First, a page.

blinked. Bright blue eyes, filled with intense pain, stared back at
him. And fear. Fear so stark he could almost smell it.
Deep inside, an emotion long denied, twisted and turned,
like a wind-up toy soldier he’d seen in a Denver store. Luke
gritted his teeth. Where was his resolve? He’d finished with
women. What he felt now for this lady, was pity. She was hurt,
in pain. Pity, that was all! After all, she had been thrown from a
Another surge of emotion hit. Forget it. He needed help,
to get Bud back here.
He pulled the pistol from his waistband and glanced
around. No cattle to worry about. He only needed to fire a single
shot. The men were working nearby. They could take her back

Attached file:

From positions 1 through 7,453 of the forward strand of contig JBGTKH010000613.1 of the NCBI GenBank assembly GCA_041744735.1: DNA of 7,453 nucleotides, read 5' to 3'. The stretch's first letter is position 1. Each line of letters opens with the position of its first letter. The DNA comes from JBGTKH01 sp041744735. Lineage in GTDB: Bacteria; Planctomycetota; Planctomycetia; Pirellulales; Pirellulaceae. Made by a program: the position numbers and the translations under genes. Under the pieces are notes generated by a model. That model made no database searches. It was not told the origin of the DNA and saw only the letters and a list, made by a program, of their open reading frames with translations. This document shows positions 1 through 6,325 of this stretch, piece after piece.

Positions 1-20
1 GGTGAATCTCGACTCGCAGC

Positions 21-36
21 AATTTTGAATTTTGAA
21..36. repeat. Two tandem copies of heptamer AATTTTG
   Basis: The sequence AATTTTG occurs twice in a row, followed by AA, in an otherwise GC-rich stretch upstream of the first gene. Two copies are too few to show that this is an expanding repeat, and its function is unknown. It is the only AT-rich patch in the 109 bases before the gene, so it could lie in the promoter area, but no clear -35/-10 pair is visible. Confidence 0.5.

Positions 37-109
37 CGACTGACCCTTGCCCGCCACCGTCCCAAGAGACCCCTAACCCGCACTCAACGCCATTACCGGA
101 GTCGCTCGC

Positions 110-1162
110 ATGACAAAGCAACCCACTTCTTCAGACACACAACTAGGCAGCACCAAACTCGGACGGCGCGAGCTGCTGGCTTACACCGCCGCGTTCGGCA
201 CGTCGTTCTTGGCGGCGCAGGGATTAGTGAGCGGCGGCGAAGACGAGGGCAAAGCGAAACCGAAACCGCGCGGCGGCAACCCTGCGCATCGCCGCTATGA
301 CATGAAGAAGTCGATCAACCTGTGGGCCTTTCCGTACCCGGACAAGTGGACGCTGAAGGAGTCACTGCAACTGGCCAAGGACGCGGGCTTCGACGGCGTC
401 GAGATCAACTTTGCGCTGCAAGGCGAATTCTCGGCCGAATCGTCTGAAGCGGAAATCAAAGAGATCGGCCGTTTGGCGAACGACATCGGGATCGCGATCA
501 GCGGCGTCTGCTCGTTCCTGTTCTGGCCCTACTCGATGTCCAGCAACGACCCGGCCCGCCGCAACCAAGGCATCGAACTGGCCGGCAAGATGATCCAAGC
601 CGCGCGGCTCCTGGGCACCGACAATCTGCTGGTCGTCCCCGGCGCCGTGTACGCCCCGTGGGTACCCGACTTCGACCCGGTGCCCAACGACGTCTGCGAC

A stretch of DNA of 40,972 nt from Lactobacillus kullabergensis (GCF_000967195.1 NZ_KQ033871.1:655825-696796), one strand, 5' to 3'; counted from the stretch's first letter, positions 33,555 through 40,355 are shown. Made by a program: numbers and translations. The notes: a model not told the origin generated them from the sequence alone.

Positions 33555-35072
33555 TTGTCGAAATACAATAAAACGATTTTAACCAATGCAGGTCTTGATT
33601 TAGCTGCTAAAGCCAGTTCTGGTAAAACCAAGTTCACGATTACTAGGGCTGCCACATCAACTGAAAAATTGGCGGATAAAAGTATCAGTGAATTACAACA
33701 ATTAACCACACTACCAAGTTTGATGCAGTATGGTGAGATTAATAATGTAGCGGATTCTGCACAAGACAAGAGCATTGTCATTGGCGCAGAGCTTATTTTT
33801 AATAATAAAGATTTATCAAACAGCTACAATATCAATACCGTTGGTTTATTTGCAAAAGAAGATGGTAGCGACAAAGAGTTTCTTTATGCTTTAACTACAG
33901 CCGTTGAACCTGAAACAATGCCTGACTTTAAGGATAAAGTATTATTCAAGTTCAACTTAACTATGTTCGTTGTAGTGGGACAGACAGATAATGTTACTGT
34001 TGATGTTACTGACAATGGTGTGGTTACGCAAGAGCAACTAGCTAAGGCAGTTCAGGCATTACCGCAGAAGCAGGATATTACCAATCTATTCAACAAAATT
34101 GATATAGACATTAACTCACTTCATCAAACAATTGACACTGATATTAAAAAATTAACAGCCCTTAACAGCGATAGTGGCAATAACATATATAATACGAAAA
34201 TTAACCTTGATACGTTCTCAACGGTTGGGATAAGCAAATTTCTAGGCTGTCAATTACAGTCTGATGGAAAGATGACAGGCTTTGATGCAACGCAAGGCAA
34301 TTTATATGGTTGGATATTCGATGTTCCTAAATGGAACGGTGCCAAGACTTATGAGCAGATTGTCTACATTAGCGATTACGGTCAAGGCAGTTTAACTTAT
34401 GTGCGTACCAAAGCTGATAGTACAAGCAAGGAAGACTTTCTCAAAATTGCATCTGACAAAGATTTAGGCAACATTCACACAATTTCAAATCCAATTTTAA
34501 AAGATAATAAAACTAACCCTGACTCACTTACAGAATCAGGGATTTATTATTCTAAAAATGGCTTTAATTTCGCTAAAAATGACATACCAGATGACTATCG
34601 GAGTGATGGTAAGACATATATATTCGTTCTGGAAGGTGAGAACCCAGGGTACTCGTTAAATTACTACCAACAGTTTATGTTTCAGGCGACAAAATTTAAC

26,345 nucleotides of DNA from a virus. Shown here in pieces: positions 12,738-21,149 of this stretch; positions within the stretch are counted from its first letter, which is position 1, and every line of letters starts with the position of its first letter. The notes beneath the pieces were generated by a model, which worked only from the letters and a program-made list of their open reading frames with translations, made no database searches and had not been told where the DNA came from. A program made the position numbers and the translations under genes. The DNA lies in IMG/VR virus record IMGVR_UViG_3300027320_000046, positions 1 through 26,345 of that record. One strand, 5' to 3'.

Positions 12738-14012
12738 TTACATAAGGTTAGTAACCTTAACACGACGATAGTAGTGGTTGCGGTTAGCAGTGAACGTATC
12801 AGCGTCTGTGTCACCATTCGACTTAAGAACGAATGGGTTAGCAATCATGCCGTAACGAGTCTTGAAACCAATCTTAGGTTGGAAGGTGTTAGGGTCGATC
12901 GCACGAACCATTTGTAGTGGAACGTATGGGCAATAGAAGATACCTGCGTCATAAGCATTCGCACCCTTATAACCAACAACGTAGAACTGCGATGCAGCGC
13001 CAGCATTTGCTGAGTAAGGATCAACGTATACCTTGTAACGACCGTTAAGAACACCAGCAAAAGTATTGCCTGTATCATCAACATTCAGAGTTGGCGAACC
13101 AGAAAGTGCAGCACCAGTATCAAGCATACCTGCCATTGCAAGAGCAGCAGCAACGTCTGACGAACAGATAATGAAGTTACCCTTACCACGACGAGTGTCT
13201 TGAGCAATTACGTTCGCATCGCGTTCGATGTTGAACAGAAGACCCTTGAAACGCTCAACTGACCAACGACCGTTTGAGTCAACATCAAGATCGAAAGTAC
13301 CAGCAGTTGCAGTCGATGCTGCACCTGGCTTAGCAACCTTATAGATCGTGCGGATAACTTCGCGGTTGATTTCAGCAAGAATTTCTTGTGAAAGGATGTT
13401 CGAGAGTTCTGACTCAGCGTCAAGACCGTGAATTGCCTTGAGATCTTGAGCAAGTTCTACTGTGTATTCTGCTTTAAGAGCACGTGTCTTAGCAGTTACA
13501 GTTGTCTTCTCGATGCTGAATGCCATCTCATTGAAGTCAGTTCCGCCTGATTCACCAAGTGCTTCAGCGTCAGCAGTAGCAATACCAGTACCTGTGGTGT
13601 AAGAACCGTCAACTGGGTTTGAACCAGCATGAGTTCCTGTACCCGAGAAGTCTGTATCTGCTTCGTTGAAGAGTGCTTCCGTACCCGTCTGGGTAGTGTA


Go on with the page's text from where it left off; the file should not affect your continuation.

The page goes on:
to the ranch while one of the boys rode to town for Doc.
A minute after he fired, the thunder of hooves broke the
sudden silence. By the time Bud halted his horse at the bottom
of the hill, Luke had risen and stood waving at him.
“Trouble, Boss?”
“Yeah. Get the men and empty the buckboard. We’re
gonna need Doc. Some fool drove a wagon over that cliff.” He
glanced down at the woman. She didn’t look like a fool. She was
a looker, that was for sure, with her arched brows, short,
straight nose and lips shaped like a hunter’s bow. He gritted his
teeth. What she looked like shouldn’t matter. Did he have to
remind himself he was finished with women?
Another thought intruded. Had she been alone? He hadn’t
even looked for anybody else.
“Get Carl,” he ordered. “I want him up here to see if he
can find anyone else.”
With the noise, she opened her eyes again. Slowly, she
lifted her injured hand toward him.
“Ma’am were you alone?’ he asked kneeling beside her.
“Was someone else on the wagon with you?”